That looks like a nice, compact, high-gain setup... But I have a question. The only cable I see running to the powered antenna is a USB cable. I get that the USB cable supplies to power to the embedded antenna RF amps. But, where does the amplified RF signal GO? Surely not down the USB cable.

Is there a second RF / coax cable hooked to the antenna that is just not shown in the picture?

The current external WiFi (not powered) antenna that I have only has a thin RF / coax cable coming out of it that I plug into the WiFi card in my computer.

I think I'm missing something obvious here :confused:.

NN5I
12-23-2014, 01:11 AM
I have a question. The only cable I see running to the powered antenna is a USB cable. I get that the USB cable supplies to power to the embedded antenna RF amps. But, where does the amplified RF signal GO? Surely not down the USB cable.

You're missing something, but it's not particularly obvious, so don't worry.

There is no amplified RF signal. Inside the box mounted on the antenna is, essentially, a WiFi client device, or router, that receives and transmits the WiFi signals and provides Internet access to a PC through the USB cable (it is powered through USB, too). Most PC operating system versions can connect through USB instead of through Ethernet, but there are some that can't. That's why they specify operating system compatibility. Click the "15 answered questions" link in the ad for additional insights.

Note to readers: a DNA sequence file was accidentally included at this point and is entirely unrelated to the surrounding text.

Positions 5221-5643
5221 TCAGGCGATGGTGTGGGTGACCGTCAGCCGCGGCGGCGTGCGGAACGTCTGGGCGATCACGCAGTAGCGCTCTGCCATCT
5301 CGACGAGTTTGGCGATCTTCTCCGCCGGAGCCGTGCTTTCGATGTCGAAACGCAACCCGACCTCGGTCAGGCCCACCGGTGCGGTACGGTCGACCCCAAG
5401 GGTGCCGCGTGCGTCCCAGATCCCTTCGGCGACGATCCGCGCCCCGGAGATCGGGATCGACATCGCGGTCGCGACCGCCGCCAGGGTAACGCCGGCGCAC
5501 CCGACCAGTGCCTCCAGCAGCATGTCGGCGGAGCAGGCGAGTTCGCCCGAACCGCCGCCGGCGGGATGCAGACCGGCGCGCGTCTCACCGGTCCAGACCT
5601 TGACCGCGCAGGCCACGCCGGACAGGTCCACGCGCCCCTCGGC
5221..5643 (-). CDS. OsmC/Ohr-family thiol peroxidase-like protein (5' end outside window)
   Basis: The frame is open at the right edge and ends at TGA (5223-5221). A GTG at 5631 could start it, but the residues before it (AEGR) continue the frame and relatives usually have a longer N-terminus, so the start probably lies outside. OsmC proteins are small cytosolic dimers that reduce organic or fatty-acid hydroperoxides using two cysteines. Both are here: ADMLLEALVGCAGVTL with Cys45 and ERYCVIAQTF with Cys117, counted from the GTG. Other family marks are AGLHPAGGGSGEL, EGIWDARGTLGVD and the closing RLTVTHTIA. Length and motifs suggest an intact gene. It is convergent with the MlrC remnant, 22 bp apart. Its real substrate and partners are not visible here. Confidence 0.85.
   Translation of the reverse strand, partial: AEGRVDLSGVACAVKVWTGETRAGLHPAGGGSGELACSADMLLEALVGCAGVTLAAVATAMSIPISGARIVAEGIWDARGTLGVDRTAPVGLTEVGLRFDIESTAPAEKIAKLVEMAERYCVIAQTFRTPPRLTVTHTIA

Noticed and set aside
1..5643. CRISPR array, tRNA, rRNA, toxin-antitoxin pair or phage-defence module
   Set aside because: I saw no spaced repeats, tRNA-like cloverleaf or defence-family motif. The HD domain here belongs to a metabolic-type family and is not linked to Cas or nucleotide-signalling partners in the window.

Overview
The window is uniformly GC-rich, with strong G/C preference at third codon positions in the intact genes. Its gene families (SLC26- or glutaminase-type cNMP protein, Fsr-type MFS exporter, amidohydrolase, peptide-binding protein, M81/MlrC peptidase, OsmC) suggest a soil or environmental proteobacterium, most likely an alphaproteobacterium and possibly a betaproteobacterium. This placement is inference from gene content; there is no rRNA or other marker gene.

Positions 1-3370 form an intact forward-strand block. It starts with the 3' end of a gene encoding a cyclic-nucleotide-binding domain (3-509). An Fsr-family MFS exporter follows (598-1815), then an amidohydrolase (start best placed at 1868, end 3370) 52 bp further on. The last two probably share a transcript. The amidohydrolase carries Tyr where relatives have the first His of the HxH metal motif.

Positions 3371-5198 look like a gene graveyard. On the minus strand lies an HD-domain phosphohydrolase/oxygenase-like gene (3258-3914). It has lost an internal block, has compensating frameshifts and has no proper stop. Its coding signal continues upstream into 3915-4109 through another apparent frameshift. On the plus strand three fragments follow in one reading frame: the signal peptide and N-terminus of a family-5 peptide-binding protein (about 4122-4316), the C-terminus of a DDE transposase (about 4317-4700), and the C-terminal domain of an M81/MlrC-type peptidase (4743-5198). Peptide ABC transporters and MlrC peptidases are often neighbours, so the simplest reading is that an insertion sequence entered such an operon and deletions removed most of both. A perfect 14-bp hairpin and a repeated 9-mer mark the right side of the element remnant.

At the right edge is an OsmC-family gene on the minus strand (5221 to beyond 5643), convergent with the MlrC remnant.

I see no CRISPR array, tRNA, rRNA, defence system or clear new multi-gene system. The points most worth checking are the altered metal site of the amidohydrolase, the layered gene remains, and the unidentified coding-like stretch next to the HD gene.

W7JZE
12-23-2014, 09:41 AM
You're missing something, but it's not particularly obvious, so don't worry.

There is no amplified RF signal. Inside the box mounted on the antenna is, essentially, a WiFi client device, or router, that receives and transmits the WiFi signals and provides Internet access to a PC through the USB cable (it is powered through USB, too). Most PC operating system versions can connect through USB instead of through Ethernet, but there are some that can't. That's why they specify operating system compatibility. Click the "15 answered questions" link in the ad for additional insights.

AHhhh... Got it. Many thanks Carl. That makes sense.

(And happy eve of Christmas Eve to those that celebrate :-)